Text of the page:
This week was a learning experience for both Perry-Glass and Dublet, as their first World Cup Final experience in just the horse’s second year at Grand Prix. Perry-Glass was surprised at how reactive Dublet was to the electric atmosphere. “I need to work on keeping his attention a little bit more,” she said. “He gets distracted in a big environment and I’m not used to that because at home he just walks along on a long rein and nothing really bothers him. A lot of the noise started to bother him, but I used the sound-muffling ear bonnet and it helps a lot.
“I learned that he is ready to compete with the big horses and riders, and he wants to do it. It’s just a matter of getting that talent out of him in a positive way,” Perry-Glass said.
Fellow U.S. rider Steffen Peters has many World Cup Finals under his belt, including the win in 2009 with Ravel, but this was the first experience for Rosamunde, just 10. He placed in the middle of the pack in ninth with a 75.87 percent, but was happy with how the mare dealt with the challenges. “It was a great freestyle for Rosie, she tried extremely hard,” he said. “Clearly the first piaffe was much better than in the Grand Prix. She walked better today and the changes were more collected and a bit more controlled. She had great trot half-passes and I’m super pleased with her. For a young Grand Prix horse playing with the big boys and girls, this was awesome.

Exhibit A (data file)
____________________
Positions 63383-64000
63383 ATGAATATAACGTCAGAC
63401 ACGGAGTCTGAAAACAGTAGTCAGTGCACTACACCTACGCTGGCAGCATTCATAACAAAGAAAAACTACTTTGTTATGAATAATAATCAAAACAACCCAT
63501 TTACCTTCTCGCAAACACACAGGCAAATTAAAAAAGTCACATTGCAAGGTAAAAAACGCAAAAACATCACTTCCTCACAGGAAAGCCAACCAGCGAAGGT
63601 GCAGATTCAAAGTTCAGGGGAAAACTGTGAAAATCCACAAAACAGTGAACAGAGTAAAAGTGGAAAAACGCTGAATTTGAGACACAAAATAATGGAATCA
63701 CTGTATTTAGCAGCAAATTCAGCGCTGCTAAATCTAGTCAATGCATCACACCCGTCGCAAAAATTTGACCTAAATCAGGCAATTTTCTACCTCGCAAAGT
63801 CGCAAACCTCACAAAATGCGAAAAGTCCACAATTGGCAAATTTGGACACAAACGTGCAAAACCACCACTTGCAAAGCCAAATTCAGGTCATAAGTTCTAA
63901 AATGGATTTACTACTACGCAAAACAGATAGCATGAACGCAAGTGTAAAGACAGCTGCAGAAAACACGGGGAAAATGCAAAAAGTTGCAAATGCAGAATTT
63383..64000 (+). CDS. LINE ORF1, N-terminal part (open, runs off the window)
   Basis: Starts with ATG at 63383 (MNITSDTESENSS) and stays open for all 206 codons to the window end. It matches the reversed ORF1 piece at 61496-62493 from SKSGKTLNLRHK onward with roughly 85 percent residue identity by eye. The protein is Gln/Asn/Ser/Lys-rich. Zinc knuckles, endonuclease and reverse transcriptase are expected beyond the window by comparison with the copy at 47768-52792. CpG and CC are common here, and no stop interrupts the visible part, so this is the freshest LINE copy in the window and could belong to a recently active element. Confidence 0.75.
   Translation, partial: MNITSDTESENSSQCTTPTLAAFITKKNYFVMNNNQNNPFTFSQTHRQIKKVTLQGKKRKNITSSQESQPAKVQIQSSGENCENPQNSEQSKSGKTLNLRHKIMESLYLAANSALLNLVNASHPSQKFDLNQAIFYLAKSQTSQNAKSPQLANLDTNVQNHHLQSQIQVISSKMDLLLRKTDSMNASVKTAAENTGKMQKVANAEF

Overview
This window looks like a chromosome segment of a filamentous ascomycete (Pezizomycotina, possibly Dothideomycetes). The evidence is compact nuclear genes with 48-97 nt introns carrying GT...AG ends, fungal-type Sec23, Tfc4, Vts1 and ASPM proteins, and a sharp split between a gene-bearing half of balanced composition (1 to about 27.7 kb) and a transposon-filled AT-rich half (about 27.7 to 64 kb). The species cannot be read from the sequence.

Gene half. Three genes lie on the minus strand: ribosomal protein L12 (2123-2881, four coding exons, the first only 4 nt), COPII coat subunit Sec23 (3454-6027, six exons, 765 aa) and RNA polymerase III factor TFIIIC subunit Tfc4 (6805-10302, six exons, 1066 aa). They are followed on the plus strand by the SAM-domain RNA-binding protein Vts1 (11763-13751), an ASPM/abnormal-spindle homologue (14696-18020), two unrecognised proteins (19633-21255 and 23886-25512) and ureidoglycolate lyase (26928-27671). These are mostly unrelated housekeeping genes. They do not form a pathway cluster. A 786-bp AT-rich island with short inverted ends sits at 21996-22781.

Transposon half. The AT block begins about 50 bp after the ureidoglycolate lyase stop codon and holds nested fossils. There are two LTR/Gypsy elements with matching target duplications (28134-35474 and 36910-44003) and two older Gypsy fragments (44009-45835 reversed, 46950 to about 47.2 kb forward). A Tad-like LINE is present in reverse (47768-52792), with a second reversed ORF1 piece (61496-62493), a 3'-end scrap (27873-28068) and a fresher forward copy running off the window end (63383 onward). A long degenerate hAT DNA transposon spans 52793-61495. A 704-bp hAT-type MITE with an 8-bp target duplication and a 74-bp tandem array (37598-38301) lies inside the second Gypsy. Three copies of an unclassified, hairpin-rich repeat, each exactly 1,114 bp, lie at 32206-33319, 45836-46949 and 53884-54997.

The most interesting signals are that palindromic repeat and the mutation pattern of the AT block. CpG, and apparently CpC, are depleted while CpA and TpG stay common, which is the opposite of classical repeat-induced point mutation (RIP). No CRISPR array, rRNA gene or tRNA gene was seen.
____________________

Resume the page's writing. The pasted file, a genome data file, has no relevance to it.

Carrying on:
“I was hoping the judges would score it a little bit better, but she didn’t get a great score in the Grand Prix, and it’s very difficult to go up from the Grand Prix to the freestyle. It’s the Grand Prix that we really have to polish; the freestyle is really working well for her,” Peters said.
Peters had a bit of a surprise in the final trot work of his test, bringing out Ravel’s old Sympathy For The Devil music for Rosamunde. “I had nice entrance music, and I liked the canter music, but I wasn’t too crazy about Rosie’s original trot music,” he said. “I kept brainstorming and I eventually thought, ‘I’m just going to use Ravel’s old music.’ It always brings out incredible memories and it works great for her too.”